In my last post, I mentioned how fifth year graduate students in my department have the opportunity to design and teach their own one-semester course. Currently halfway through my fourth year, I just received my letter to say that I would be teaching a semester of Shakespeare next year. Yay!
In the past, my university has taught Shakespeare in two halves: Elizabethan and Jacobean, not so much for the sake of distinguishing between the two, but out of convenience, so that non-English majors can study it for a semester, rather than the full year. This year, though, the department seems to be lacking in enrollment, funds, and grad students to teach the course, so it looks like my Shakespeare course will be the only 200-level one taught for that year. That’s kind of exciting, but also brings up a couple of questions:
Do I stick to Elizabethan Shakespeare or teach a wider range of his works?
The Elizabethan plays are my favourites – Titus Andronicus, The Merchant of Venice, Twelfth Night, and Hamlet: do I really want to mess with that magic in order to throw in problem plays, tragedies, and romances? Or do I offer a text from every Shakespearean subgenre (comedy, tragedy, history, romance, tragicomedy, or ”tragical-historical, tragical-
comical-historical-pastoral, scene individable, or poem unlimited”)? My research focuses on Shakespeare’s comedies: should I just teach those, to avoid heavy prep time?
This question, of course, brings up brings up more questions…
How many plays should I teach? And which???
Are the students losing out by learning fewer of the plays, or are the real educational gains found in teaching fewer texts in greater depth? What’s the “magic number” of Shakespeare courses you can teach in a semester, when you still want to leave ample time for lessons on early modern stage history and academic essay writing? The department usually prescribes 8 plays per semester, but I want to teach Hamlet: can you really get through Hamlet in three lessons? Not the way I want to teach it! My initial plan was to teach these 6: Romeo and Juliet, Titus, The Merchant of Venice, 1 Henry IV, Twelfth Night, and Hamlet. Have I committed any atrocities in leaving something out? Is Shakespeare not Shakespeare without Macbeth, Othello, or King Lear?
Is it worthwhile to teach Hamlet?
Is it just me, or do people seem reluctant to teach Hamlet? Is that because of the play’s length, esoteric themes, or difficult language? Is having it on the syllabus going to scare off students, or bring more in? Can I do it justice?
And after that, I have to think about the wealth of film adaptations available…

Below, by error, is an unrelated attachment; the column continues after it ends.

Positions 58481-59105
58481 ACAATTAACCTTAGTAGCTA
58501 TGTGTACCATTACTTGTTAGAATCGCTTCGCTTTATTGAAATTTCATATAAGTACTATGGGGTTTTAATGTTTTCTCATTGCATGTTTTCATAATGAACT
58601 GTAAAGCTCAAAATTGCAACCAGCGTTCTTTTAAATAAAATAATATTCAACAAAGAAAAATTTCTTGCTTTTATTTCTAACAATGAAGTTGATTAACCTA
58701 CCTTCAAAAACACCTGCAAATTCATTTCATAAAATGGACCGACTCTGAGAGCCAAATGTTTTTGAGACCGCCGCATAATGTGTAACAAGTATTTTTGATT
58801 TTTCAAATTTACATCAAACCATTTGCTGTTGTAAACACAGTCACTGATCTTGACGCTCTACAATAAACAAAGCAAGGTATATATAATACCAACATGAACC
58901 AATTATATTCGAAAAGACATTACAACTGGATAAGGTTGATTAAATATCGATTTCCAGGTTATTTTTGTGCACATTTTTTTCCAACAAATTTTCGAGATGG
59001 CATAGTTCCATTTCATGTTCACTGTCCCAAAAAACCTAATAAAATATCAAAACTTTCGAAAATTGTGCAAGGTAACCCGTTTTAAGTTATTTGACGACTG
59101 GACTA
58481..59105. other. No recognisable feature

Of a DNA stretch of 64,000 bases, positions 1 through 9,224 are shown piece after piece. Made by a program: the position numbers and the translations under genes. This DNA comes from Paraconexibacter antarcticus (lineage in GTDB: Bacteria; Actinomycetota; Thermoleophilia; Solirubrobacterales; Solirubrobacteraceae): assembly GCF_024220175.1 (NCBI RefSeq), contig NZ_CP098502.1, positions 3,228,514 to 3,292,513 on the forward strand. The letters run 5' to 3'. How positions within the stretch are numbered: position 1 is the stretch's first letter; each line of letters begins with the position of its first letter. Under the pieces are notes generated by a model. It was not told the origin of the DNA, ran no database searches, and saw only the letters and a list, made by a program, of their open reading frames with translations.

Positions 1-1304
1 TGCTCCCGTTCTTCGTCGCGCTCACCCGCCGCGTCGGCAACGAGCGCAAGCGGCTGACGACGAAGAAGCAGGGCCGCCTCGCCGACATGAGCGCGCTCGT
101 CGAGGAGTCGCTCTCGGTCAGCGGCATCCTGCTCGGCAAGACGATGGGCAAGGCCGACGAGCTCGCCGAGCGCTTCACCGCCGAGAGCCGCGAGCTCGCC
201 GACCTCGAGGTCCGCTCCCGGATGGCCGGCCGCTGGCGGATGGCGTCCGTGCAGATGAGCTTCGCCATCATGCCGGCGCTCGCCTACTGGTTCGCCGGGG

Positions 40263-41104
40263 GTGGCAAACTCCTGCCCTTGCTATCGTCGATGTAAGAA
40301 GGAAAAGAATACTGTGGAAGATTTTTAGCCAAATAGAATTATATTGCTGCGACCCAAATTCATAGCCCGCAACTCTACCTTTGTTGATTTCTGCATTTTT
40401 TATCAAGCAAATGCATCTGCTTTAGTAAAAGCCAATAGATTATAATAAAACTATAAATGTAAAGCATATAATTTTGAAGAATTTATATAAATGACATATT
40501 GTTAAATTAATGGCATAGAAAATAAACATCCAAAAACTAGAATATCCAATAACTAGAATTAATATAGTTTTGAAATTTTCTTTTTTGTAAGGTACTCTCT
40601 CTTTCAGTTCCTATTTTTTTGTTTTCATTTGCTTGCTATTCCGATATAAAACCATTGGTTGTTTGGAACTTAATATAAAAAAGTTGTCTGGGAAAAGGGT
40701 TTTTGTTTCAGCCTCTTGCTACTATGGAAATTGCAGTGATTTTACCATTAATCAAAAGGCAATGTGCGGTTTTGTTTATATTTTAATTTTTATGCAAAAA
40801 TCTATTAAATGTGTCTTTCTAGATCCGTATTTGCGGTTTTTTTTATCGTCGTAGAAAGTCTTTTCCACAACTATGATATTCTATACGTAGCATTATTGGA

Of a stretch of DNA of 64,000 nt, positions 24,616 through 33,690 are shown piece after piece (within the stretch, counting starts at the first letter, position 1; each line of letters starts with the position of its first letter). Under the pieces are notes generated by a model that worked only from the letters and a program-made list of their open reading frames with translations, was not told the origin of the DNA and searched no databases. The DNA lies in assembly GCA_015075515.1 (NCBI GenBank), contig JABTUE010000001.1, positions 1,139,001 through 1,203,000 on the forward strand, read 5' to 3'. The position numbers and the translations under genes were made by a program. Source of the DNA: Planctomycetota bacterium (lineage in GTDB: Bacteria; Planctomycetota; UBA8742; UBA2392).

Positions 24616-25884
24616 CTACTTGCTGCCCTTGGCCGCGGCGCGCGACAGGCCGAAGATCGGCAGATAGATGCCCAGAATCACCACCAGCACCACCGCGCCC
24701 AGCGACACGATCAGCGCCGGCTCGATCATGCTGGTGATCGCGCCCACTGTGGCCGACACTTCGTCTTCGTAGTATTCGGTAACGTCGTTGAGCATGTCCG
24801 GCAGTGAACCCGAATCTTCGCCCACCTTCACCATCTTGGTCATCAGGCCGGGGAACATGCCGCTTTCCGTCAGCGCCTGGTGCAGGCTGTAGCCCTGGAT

If I had to choose one Hamlet film, which would I show my students?
Does Mel Gibson still hold the weight that it did for Cher Horowitz in Clueless? Or are people expecting classic Branagh? Or maybe the Dr. Who-ligans will prefer to see David Tennant pick up Yorick’s skull?
Is it worthwhile to show Shakespeare’s films, if I’m not getting paid for that extra time?
I can answer that one myself: hell yes. In my experience, students do show up, especially if we get some sort of baking rotation going. Not all of them, but a good handful, at least. It helps students understand the content that they might find incomprehensible on the page, and it reminds them that Shakespeare’s plays are written for performance. Watching them performed by our favourite actors and Hollywood soundtracks, these plays can take on new, exciting, and provocative meaning. It has made my experience learning Shakespeare all the richer, and I want to pass that on to my students!
And then, we have my last question, for now…
What edition of the plays do I use?
For my own research, I oscillate between Oxford, Cambridge, and Arden, depending on which editor provides the cheekiest footnotes (I’m looking at you, Philip Edwards). When it comes to teaching Shakespeare, though, I need to factor in price and convenience for the students. Is it preferable to give them an anthology, like the Norton Anthology? But in that case, do I require them to buy the full omnibus? Or only the first half? That would be a problem, because Hamlet is so large that it ended up being included in the second half of the Norton, titled “The Late Plays”.
Or does anyone find that students prefer to buy a set of books that are relatively cheap (hurray for paperbacks of works in the public domain!), have stronger paper, and are easier to carry in their book bags? — That is the question.
As you can see, I have a lot of questions. I feel so privileged to finally be at the point in my career when I can begin to ask them, and allow myself to genuinely contemplate how I would answer them. But I’d love some help. I’d love for this piece to serve as a conversation starter, for Shakespeare students and instructors alike, to suggest how they would want to teach, and be taught, Shakespeare. Please use the comment box below (or tweet me @TheBardolator!) to offer your own invaluable input to this important conversation!
Thanks for your help!